BP Oil Spill Defined the Political Fortunes of Charlie Crist

Gov. Crist during the oil spill
Cameras follow Charlie Crist as he visits Panhandle beaches during the oil spill.
Gov. Scott on the one-year anniversary of the oil spill
Gov. Rick Scott visits a Panhandle shipyard on the one-year anniversary of the beginning of the oil spill
TAMPA (2011-7-14) -

It's been one year since the BP oil gusher was finally capped. At first, the spill was a political gift for then-Gov. Charlie Crist. But as the oil spill dragged on, it dragged down his political career.

The chocolate-brown waves that buffeted Florida's Panhandle during the oil spill also defined the political ebb and flow of Florida's governor, Charlie Crist.

Before the spill, he was embroiled in a tough U.S. Senate race against Marco Rubio, who was stealing the limelight from Crist. And then...

"This is the largest single environmental catastrophe that's faced our country," Crist said when the spill reached Florida's Panhandle.

When the first tarballs stained Pensacola's beaches, Crist became a daily fixture on national television.

"We're greatly concerned about it," he said, "and that's why we've been working as hard as we can these past 55 days to do everything humanly possible to protect these beautiful beaches and the great people who live here, and their businesses."

"The image of him walking on the beach barefoot with his sleeves rolled up talking to somebody - that's the kind of image you want," says USF political scientist Susan MacManus.

But MacManus says like the oil gusher - it didn't last. MacManus says Crist's poll numbers fell as the oil spill dragged on.

"And day in and day out, when it was still leaking and the cap wasn't on," she says, "people began to get very cynical and very pessimistic, and they took it out - as they always do - on the chief executive of the state."

Crist called a special session of the Legislature to ban oil drilling off Florida's coast. The House ignored the bill and adjourned after less than an hour.

"How arrogant can a legislature be," he said.

Crist had some choice words for the legislature after the special session abruptly ended.

"When President Truman was president he called the Congress the do-nothing Congress. Well today, I call this legislature the do-nothing legislature and I'm gonna give 'em hell for it."

"I think a lot of analysts thought that maybe he could force the legislator's hands and strengthen him as a leader," says MacManus. "But there's an old saying in politics - don't call for something unless you can be sure you're going to pull it off. And he obviously didn't have the political will among the Republicans to call a special session - it just didn't work. And in a way, it made him look a bit weak."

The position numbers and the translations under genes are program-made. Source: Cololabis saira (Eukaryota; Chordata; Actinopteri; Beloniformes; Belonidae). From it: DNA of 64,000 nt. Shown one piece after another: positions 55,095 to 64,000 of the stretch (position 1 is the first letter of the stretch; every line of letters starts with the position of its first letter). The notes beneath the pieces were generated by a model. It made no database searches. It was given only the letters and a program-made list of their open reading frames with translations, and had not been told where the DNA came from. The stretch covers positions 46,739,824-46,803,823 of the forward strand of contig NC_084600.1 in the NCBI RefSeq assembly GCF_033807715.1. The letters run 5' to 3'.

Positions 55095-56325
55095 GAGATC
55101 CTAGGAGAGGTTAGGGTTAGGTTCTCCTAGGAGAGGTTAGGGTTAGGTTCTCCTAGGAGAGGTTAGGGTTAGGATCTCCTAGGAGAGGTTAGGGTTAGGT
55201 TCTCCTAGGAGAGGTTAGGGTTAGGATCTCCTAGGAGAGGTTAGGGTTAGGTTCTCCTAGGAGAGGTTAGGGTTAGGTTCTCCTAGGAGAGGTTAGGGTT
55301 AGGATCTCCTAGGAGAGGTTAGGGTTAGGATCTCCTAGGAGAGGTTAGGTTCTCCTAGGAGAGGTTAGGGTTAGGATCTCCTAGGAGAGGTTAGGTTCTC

Crist lost his Senate race to Rubio - and a new governor took over, with a new, less-confrontational attitude toward BP. On the one-year anniversary of the blowout, Rick Scott visited a Panama City shipyard to announce he wouldn't join a multi-state lawsuit.

"It's not in Florida's best interest to participate in that lawsuit," Scott said. "I've been talking with the attorney general, Pam Bondi, and we both believe the right thing - and it is the right thing - is to work directly with BP, and we're going to make sure our claims get paid, so it's the right thing to do."

Charlie Crist is still trying to ban drilling in state waters - this time, through a voter referendum. He spoke in February on the steps of the old state Capitol, promoting a referendum initiative for next year's ballot.

"It's so important for people to sign the petition," Crist said in Tallahassee. "Make sure that the people are heard. That if you want to protect Florida - if you want to do what's right for the future of our state - not only economically, but environmentally - then we've got to get this on the ballot so the people can simply decide."

But MacManus says recent polls show a majority of Floridians now support offshore drilling - mainly because of persistently high gas prices.

"Oil drilling is always going to be an issue in Florida," says MacManus. "And it's probably going to always be a very volatile issue, where opinions change - depending on the economic circumstance or the natural disaster. And that's what makes any kind of political solution to it extremely difficult.

As memories of the oil spill fade, she says high gas prices may put offshore drilling back on Florida's agenda.

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